McALLEN — Talk about the University of Texas System building a McAllen headquarters for the new Rio Grande Valley super-university appears just that — empty talk.
When the Texas Legislature moved forward with plans to merge UT-Pan American and UT-Brownsville last year, regional tension flared. Lawmakers responded by offering something for everyone.
Hidalgo County and Cameron County split the medical school. Brownsville and Edinburg doubled-down on their existing campuses, which will expand. Harlingen kept the city’s Regional Academic Health Center relevant. And UT agreed to build the new university’s administrative headquarters in McAllen — at least that’s what local lawmakers, Mayor Jim Darling and the McAllen City Commission thought.
“So if something’s changed, it’s unbeknownst to me,” said state Rep. Bobby Guerra, D-Mission.
Apparently Guerra and Darling missed the memo.
During early discussions, the UT System talked about building the new university’s headquarters in McAllen, said Jenny LaCoste-Caputo, executive director of public affairs for the UT System. They never formally selected a headquarters, LaCoste-Caputo said, and the focus gradually shifted to the new medical school’s location.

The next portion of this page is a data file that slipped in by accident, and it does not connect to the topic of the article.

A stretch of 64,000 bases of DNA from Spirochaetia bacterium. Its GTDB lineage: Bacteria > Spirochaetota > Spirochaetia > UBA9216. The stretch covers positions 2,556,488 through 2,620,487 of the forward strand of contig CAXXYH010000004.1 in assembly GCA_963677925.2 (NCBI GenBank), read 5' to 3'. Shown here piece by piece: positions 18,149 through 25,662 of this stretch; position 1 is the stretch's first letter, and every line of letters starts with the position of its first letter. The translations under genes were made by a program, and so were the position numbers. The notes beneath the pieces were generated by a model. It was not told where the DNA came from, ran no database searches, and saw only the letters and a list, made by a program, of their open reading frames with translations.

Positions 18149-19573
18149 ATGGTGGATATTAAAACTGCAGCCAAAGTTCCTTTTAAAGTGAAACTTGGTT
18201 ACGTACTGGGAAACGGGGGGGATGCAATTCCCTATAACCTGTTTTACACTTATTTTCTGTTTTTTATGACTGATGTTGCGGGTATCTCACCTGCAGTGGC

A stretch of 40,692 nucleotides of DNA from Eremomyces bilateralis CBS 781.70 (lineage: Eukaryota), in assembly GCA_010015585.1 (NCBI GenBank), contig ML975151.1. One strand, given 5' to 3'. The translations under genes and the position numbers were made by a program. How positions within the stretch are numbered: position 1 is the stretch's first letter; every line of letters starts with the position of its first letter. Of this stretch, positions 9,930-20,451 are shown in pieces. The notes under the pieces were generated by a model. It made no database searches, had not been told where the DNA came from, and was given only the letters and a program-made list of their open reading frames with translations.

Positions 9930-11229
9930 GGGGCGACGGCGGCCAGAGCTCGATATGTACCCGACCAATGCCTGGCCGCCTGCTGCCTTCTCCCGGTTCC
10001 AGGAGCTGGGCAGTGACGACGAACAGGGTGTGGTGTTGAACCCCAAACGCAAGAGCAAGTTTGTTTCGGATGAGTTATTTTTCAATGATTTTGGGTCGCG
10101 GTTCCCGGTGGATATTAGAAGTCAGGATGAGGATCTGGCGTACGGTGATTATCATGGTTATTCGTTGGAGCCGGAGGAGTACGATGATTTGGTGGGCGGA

“And so that discussion still needs to happen,” LaCoste-Caputo said, referencing the new university headquarters. “The decision still needs to be made.”
Concerned, Darling and City Commissioner Scott Crane met with UT System Chancellor Francisco Cigarroa last month during a visit to Austin.
They planned to discuss how McAllen would support the new university headquarters, Crane said, with cash or city-owned land. The City Commission considered offering property near McAllen-Miller International Airport and Interstate 2/Expressway 83.
“The chancellor was very noncommittal,” Crane said. “He didn’t give us any specifics. He basically sidestepped the answer.”
Cigarroa didn’t provide any reassurances during the roughly hourlong meeting, Crane said, and kept referencing the new university’s master plan, which a consultant will submit next year.
“He kept saying wherever the facility is for the administrative offices, the administrators that sit there have got to be able to get to the Edinburg campus, the RAHC in Harlingen and the Brownsville campus very quickly,” Crane said. “I, to this day, feel very uneasy about what they’re going to do with those offices.”
Concerned, the McAllen Economic Development Corp. quietly started collecting news clippings about the new university’s headquarters. The Monitor, the Austin-American Statesman and other newspapers published articles referencing the topic.
“An administrative headquarters overseeing those campuses and the medical school would be established in McAllen,” according to a Dec. 6 article published in the Statesman, which continued: “in an apparent share-the-glory nod to the political realities of the Valley, whose leaders tend to be highly territorial.”